Special staining methods of Microbiology (Day 29)

Microbiology special staining methods practical setup

Today is my day of Microbiology, the one day of the week where I finish at 2pm and have a chance to get to town before the shops shut.  I’d been trying to get some passport photo’s done for ages and finally managed it today! It was interesting as unlike the photobooths in the UK here it is done by a professional photographer which is pretty cool as you can see the difference in the quality of the image!

Anyways onto Microbiology, this mornings lecture was on the different types of bacteria and the interaction between the different cell walls and their environments. After a short break it was time for practical, this weeks practical was on the staining techniques used to observe the bacterial endospore. A endospore is where the bacteria forms a resistant structure around it to protect itself from things like ultraviolet and gamma radiation, temperature and off course chemical disinfectants. The spore form is often a dormant life stage in the life cycle of many of the bacteria where it occurs. Probably the best known endospore forming bacteria is Anthrax, with the spores being able to live dormantly in the soil in a field for 30 years or more until they are disturbed by a suitable host.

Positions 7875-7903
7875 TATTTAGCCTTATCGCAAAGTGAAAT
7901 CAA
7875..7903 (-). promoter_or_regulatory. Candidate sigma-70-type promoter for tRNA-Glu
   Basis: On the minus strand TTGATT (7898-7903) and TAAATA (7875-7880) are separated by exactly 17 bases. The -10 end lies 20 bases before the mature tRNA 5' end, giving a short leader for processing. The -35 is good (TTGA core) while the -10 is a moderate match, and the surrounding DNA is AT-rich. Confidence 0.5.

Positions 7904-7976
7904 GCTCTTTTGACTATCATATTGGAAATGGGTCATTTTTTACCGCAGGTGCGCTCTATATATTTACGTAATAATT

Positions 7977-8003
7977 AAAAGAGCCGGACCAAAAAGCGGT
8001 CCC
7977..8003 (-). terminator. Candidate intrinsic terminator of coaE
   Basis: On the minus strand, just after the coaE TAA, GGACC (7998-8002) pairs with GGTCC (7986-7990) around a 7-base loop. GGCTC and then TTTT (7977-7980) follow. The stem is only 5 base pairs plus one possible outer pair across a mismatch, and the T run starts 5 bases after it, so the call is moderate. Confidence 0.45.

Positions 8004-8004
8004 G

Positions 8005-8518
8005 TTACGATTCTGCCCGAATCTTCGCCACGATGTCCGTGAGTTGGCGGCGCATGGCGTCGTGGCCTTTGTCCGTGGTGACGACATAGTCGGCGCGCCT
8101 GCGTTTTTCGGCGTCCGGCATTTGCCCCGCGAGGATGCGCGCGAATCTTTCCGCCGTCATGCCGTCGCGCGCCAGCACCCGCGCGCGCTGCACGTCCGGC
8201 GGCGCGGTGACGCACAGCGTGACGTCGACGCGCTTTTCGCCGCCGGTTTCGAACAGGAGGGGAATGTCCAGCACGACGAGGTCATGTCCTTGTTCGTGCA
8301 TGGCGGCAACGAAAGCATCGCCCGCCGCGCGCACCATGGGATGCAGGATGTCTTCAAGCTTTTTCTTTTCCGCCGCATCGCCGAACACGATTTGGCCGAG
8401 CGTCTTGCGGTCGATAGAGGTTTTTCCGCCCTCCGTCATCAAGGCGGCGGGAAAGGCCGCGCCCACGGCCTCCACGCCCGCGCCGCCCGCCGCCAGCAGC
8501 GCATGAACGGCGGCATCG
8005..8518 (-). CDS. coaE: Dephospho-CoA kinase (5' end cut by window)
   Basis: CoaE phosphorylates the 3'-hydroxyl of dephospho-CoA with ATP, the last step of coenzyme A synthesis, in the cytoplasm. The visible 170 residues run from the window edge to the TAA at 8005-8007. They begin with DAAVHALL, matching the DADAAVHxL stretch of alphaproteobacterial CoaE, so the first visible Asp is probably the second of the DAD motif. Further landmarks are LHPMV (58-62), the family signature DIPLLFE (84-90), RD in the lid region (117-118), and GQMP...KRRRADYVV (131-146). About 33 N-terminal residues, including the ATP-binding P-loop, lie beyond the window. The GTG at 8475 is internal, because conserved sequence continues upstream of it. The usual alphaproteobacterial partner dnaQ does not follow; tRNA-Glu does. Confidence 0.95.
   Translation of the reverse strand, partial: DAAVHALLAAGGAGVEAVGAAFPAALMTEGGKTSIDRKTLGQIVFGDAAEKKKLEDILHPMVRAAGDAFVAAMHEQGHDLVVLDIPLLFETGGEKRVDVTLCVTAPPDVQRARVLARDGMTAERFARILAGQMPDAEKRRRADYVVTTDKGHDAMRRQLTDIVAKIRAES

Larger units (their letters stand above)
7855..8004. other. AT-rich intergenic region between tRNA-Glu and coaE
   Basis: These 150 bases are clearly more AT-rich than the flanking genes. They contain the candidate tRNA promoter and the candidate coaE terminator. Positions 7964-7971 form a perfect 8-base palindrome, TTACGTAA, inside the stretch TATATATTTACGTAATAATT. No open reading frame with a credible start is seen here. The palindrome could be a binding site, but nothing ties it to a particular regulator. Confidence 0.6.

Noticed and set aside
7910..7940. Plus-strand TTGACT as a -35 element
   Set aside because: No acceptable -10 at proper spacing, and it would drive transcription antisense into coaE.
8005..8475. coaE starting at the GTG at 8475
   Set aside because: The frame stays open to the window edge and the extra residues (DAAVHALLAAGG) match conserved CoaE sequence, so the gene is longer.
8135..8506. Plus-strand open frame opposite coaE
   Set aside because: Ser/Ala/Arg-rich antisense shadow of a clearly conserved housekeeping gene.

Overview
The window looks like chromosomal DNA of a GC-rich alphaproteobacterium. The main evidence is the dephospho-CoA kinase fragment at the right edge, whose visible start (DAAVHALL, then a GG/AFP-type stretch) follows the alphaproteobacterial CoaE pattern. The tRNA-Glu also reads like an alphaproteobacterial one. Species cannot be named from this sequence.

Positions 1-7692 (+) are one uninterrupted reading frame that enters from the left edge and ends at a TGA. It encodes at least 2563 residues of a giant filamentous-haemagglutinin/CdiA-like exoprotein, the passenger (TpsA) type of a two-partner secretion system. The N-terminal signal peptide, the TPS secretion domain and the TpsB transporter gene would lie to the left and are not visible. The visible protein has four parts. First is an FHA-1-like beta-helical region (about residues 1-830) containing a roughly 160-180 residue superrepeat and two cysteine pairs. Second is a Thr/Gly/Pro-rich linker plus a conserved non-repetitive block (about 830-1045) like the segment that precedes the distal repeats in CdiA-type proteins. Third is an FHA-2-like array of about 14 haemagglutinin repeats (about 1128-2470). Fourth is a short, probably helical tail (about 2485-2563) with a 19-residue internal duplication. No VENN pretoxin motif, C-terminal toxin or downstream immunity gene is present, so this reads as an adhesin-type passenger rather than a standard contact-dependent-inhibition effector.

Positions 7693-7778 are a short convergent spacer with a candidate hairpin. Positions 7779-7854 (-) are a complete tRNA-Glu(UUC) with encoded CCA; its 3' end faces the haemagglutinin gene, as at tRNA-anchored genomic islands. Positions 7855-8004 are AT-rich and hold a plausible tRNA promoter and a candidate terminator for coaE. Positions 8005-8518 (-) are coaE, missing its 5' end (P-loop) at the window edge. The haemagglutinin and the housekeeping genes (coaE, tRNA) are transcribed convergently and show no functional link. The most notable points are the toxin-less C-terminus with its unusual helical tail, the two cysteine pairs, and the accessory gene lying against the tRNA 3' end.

Microbiology special staining methods practical setupObviously we’re not trusted to work with Anthrax (Baccillus anthracis) so instead we worked with Baccillus cereus which in humans causes around 2%-5% of foodborne illnesses. It is however also a probiotic bacteria and is used a feed additive to reduce the risk to humans from Salmonella in animals such as chickens and pigs.The staining method used here was the Wirtz-Conclin staining method which requires that the stain be applied whilst the slide is heated above boiling water. The endospore bacteria then when examined under a microscope will be stained green, with any other bacteria showing as red.

The next special staining method examined was the Ziehl-Neelson method which is used to stain Acid-fast bacteria. Acid-fast oranisms have wax-like nearly impermable cell walls and contain mycolic acid and large amounts of fatty acids, complex lipids and waxes. This makes them highly resistant to disinfectants.  Carbolfuchsin is applied whilst the slide is heated over boiling, like with the Gram Stain method alcohol is used to destain cells, however in this case the alcohol is prepared as an acidic solution so will not penetrate acid fast cells. Another stain (malachite green) is then used to stain the non-acid fast cells a different color.

Some bacteria have a capsule surrounding the cell wall composed of polysaccharides which help the bacteria adhere to cells in the body and also protect it against the immune system. The Burri staining method is used here which shows capsules as colourless on a black background.

The rest of the afternoon and evening after getting back to town went to revision for my anatomy credit test on the pelvic limb on Thursday…

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